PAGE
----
Turkey

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Turkey

  • Entry
  • Getting Around
  • Accommodation
  • Food And Health
  • Weather And Time To Go
  • Communications
  • Dangers And Considerations
  • Respecting Culture

  • Recommended Reading




    Europe

    Area - 10,180,000 sq km

    Population - 742,452,000

    Budget

    Eastern: Low-Medium

    Western: Medium-High

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    Recommended Vaccinations

    Always consult your doctor before travelling - the information below is only a guide. Vaccination requirements can change.

    Routine Boosters (MMR, DPT and Polio).

    Hepatitis A.

    Hepatitis B (optional).

    Rabies (optional for Eastern Europe).

    Typhoid (Eastern Europe).



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    Backpacking Turkey Need To Know

    Basics

      Language: Turkish
      Capital: Ankara
      Currency: Turkish Lira (TRY)
      Dial Code: 90
      International Access Code: 00
      Emergency Services Number: 112
      Time Difference: GMT +2

    Entry

    Several nationalities need a visa to enter Turkey, including British (3 months, $20), American (3 months, $20), Australian (3 months, $60) and Canadian (3 months, $60).

    New Zealander's can enter visa-free for 90 days.

    Make sure your passport has a blank page for the visa stamp.

    Your passport should be valid for a minimum period of 6 months from the date of entry into Turkey and have at least 3 months validity from the date you are leaving Turkey.

    For official information visit mfa.gov.tr or your home government travel bureau.

    Getting Around

    Official Europe wide rail passes can be obtained through Rail Europe

    More details are to come in this section, but you can read about general advice regarding Getting Around When You Get There

    Accommodation

    Turkey has a wide variety of hostels and you should never have any problem finding one.

    The average price of a hostel is 27-55 TRY (€10-20) a night.

    All hostels in Turkey will provide linen and bathroom facilities. Usually there will be cooking and internet facilities as well as common and laundry rooms.

    Read more about Accommodation When You Get There and Living in Hostels

    Food And Health

    The standard of food safety and hygiene is generally good, but may not be up to the standards of other European countries. There are many places to eat out cheaply, if you do not wish to cook.

    Water is generally not safe to drink - always buy bottled or boil.

    Medical facilities are good, but make sure you have adequate travel insurance and accessible funds to cover the cost of any medical treatment and repatriation.

    Always contact your GP around 8 weeks before your trip to check whether you need any vaccinations or other preventive measures. Visit here for Recommended Vaccinations and read here for more about Travelling Health In General

    Weather & Time To Go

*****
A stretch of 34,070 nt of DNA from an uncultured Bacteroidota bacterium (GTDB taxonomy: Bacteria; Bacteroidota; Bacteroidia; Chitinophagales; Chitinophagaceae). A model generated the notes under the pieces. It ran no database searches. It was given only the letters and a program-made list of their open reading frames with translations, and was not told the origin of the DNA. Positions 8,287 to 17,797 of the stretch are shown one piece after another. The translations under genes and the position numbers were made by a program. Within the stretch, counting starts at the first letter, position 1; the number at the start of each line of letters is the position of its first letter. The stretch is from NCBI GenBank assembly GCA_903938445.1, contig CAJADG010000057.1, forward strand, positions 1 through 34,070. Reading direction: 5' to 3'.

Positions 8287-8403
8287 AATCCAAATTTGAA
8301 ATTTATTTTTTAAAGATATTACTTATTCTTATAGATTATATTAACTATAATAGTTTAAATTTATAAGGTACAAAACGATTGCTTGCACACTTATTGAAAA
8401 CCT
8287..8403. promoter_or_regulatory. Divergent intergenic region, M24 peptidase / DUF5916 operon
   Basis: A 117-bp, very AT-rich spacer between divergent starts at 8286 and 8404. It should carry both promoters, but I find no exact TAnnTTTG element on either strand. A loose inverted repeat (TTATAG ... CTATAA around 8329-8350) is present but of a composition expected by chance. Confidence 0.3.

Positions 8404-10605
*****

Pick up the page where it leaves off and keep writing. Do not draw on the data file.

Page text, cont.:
Turkey has several different climate zones, popular destinations tend to have hot, dry summers and mild to cool, wet winters. For more info see here.

    Communications

    Internet and wifi is widespread and accessible in most hostels. Local pay-as-you-go SIM cards for your mobile phone and international calling cards are cheaply available.

    Dangers And Considerations

    Travel to some areas of Turkey, particularly near the Iraq and Syria borders, is often advised against, so check with your government travel bureau.

    Crime levels in Turkey are generally low, but take sensible precautions to avoid mugging, bag snatching and pick pocketing.

    Protests are common, you should avoid all public gatherings and mass demonstrations, as they can sometimes turn violent.

    Turkey has strict laws against the use, possession or trafficking of illegal drugs. If you are convicted of any of these offences, you can expect to receive a heavy fine or a prison sentence of 4 to 24 years.

    It is illegal not to carry some form of photographic ID in Turkey.

    Dangers constantly change. Always check with your foreign office (British Foreign Office webpage) or travel advice bureau for the latest information regarding your destinations safety.

    Read more about Safety And Security here

    Respecting Culture

    Remember Turkey is a predominantly Muslim country, so beware of things that might offend and dress modestly, particularly if you’re visiting a mosque or a religious shrine; where all women are required to wear head scarves.

    Blowing your nose or picking your teeth during meals, putting your feet up while sitting, showing the bottom of your feet, pointing with your finger at someone and touching someone without permission are all considered extremely rude.

    Homosexuality is legal in Turkey, but there is a degree of intolerance among many sections of the population.

    Avoid topics involving politics, foreign relations and negative aspects of Turkish history, such as the Armenian Genocide, Kurdish separatism and Cyprus.

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